When talk turns to alternative sources of power, one of the big issues that always tends to come up is the matter of storage. The reason so much discussion revolves around this is that the predominant alt energy sources — wind and solar — only generate power at certain times. Unlike hydro or coal/gas-powered utilities that are capable of continuous power generation as long as water is flowing downstream or fuel is available to stoke the fires, wind and solar energy are delivered periodically. When they’re “on” they can deliver more power than may be needed, when they’re “off” power may be needed that they aren’t capable of providing at that time. So the question has been how to store the excess power generated when the wind is blowing and the sun shining.
Brian MacLeery, principal product manager for Clean Energy Technology at National Instruments, says that this issue is quickly becoming less of a problem due to advances in battery technology, power electronics (especially IGBTs) and embedded controls (especially FPGAs). These technologies, he says, are allowing grid level energy storage to becoming a reality and significantly drop associated costs.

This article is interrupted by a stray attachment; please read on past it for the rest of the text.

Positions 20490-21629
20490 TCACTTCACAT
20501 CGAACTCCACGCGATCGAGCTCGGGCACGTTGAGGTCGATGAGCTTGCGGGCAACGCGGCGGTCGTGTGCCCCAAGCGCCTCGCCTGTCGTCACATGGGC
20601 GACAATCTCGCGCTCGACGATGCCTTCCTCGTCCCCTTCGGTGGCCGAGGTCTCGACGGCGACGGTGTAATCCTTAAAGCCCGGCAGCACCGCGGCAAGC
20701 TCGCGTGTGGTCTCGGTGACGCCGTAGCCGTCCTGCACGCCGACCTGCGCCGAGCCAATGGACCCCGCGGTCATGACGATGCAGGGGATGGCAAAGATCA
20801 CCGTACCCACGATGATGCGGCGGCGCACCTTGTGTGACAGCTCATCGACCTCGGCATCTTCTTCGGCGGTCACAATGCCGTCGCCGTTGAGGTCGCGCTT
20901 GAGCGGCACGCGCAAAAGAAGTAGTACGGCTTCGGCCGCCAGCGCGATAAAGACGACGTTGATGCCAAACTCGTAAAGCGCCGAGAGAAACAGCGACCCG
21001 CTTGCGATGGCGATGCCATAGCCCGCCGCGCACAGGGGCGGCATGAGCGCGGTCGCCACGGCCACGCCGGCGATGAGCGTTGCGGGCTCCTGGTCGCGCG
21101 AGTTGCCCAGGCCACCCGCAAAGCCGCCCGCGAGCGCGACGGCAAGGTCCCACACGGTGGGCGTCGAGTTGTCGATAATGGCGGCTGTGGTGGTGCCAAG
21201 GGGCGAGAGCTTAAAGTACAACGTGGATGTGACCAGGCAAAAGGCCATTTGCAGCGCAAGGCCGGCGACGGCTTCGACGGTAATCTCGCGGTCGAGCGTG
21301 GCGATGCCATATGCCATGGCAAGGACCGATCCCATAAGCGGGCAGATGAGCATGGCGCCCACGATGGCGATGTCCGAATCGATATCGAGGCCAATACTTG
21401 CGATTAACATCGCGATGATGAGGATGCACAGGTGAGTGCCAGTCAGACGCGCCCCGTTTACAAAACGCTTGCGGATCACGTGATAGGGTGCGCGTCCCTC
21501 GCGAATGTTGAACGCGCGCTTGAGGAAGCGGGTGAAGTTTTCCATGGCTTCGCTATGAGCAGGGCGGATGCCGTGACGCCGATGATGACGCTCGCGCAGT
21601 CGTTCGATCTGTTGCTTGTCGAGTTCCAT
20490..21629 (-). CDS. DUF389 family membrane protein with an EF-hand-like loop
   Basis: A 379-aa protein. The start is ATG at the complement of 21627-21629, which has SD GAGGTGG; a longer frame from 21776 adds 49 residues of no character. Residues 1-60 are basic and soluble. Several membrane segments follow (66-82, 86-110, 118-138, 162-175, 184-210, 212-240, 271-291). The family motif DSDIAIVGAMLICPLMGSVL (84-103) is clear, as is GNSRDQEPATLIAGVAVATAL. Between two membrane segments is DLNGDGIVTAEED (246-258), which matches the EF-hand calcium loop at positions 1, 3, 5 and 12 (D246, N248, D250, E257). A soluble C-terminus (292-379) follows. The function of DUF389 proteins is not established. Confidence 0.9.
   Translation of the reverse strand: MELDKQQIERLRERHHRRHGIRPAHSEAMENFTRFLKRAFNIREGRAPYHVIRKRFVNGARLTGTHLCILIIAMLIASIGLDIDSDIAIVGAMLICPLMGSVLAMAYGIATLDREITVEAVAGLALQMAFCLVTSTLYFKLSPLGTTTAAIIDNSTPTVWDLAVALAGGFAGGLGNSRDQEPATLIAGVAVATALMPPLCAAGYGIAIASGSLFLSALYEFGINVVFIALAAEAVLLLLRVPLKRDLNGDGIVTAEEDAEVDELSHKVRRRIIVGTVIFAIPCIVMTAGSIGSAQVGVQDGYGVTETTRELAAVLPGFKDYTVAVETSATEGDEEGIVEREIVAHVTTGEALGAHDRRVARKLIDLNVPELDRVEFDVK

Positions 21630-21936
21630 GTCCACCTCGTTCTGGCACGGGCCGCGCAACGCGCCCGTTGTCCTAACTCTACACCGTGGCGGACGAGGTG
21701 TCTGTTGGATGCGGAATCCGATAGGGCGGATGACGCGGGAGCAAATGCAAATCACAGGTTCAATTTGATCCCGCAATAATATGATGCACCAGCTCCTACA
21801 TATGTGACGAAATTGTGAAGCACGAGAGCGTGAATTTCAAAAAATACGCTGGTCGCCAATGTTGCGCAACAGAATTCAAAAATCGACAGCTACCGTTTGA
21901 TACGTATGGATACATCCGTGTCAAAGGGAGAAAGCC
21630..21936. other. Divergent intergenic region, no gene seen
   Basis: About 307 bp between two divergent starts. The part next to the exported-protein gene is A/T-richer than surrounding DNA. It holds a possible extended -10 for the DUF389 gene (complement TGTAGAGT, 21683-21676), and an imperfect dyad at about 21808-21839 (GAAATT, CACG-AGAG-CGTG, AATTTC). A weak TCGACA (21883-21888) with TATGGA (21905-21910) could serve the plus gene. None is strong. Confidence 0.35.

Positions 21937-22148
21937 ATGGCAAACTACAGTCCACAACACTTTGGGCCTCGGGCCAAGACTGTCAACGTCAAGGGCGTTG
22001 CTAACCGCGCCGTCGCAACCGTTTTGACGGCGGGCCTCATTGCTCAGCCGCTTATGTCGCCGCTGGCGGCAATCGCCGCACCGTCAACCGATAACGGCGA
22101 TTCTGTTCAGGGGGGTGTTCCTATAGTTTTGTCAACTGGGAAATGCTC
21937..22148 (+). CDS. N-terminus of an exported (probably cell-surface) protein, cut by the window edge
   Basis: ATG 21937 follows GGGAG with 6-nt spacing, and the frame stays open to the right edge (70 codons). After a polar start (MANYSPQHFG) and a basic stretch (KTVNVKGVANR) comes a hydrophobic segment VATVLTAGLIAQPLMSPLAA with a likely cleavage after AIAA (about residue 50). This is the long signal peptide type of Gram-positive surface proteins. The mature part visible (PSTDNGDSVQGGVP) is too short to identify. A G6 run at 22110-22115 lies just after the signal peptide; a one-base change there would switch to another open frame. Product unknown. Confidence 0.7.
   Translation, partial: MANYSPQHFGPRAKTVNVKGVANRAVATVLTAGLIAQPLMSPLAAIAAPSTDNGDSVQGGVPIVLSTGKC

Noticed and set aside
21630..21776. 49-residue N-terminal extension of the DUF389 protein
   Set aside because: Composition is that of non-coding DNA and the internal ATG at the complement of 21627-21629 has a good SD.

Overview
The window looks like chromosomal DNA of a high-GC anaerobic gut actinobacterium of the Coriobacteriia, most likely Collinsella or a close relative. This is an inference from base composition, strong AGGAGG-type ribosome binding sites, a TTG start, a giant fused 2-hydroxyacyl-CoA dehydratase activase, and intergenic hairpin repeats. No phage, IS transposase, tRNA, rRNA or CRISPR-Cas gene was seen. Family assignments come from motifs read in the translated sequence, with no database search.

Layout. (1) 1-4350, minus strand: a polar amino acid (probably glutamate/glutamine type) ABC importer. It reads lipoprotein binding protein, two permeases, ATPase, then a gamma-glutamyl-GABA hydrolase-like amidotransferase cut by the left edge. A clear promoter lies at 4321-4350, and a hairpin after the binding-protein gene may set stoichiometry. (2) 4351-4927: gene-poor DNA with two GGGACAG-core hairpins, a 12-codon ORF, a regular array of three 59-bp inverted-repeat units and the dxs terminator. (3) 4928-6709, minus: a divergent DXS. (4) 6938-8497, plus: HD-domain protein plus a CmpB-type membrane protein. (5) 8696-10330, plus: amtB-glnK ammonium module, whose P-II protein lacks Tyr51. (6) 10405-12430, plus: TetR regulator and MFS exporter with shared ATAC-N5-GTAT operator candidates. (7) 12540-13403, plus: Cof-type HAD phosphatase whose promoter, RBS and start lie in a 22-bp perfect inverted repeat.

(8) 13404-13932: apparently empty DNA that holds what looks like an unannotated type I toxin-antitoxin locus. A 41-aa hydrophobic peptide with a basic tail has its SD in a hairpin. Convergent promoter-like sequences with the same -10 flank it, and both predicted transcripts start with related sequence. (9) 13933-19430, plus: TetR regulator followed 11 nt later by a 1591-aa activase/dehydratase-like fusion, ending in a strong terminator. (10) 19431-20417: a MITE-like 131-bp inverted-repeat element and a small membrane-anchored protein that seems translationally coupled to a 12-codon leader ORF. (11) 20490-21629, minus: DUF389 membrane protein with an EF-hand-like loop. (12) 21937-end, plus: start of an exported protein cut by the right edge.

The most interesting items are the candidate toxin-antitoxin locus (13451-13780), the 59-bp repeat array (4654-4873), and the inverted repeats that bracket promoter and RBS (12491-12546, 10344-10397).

Note: For those unfamiliar with the technologies noted above, IGBTs (insulated gate bipolar transistors) are three-terminal power semiconductor devices known for their high efficiency and ability turn on or off very rapidly. IGBTs are used in everything from electric cars and trains to variable speed refrigerators, air-conditioners and stereo systems. FPGAs (field programmable gate arrays) are integrated circuits that can be customized after manufacturing and programmed to perform complex, combined functions.
Putting alt energy storage into use as part of the energy grid is the next step in making alt energy a viable solution, and ABB recently announced one of the big steps it is taking in this direction. The company is partnering with EKZ, a Swiss distribution utility to build a one megawatt battery storage facility that will be integrated into the power distribution network in Dietikon, Switzerland (an industrial city that is the fifth largest city of the canton of Zurich). Evaluation of the energy storage project will be performed across key areas such as balancing peak loads, intermittent power supply and, obviously, the overall viability of such a solution for grid optimization.
ABB will supply and install the one megawatt lithium-ion battery-based solution with an initial capacity to store 350-500 kWhs (kilowatt hours) of electricity providing additional power to the grid on demand. EKZ will evaluate the connection and behavior of grid-linked battery storage and monitor various operational and economic parameters. The pilot is scheduled to be energized by the end of 2011 when EKZ will take over the operations.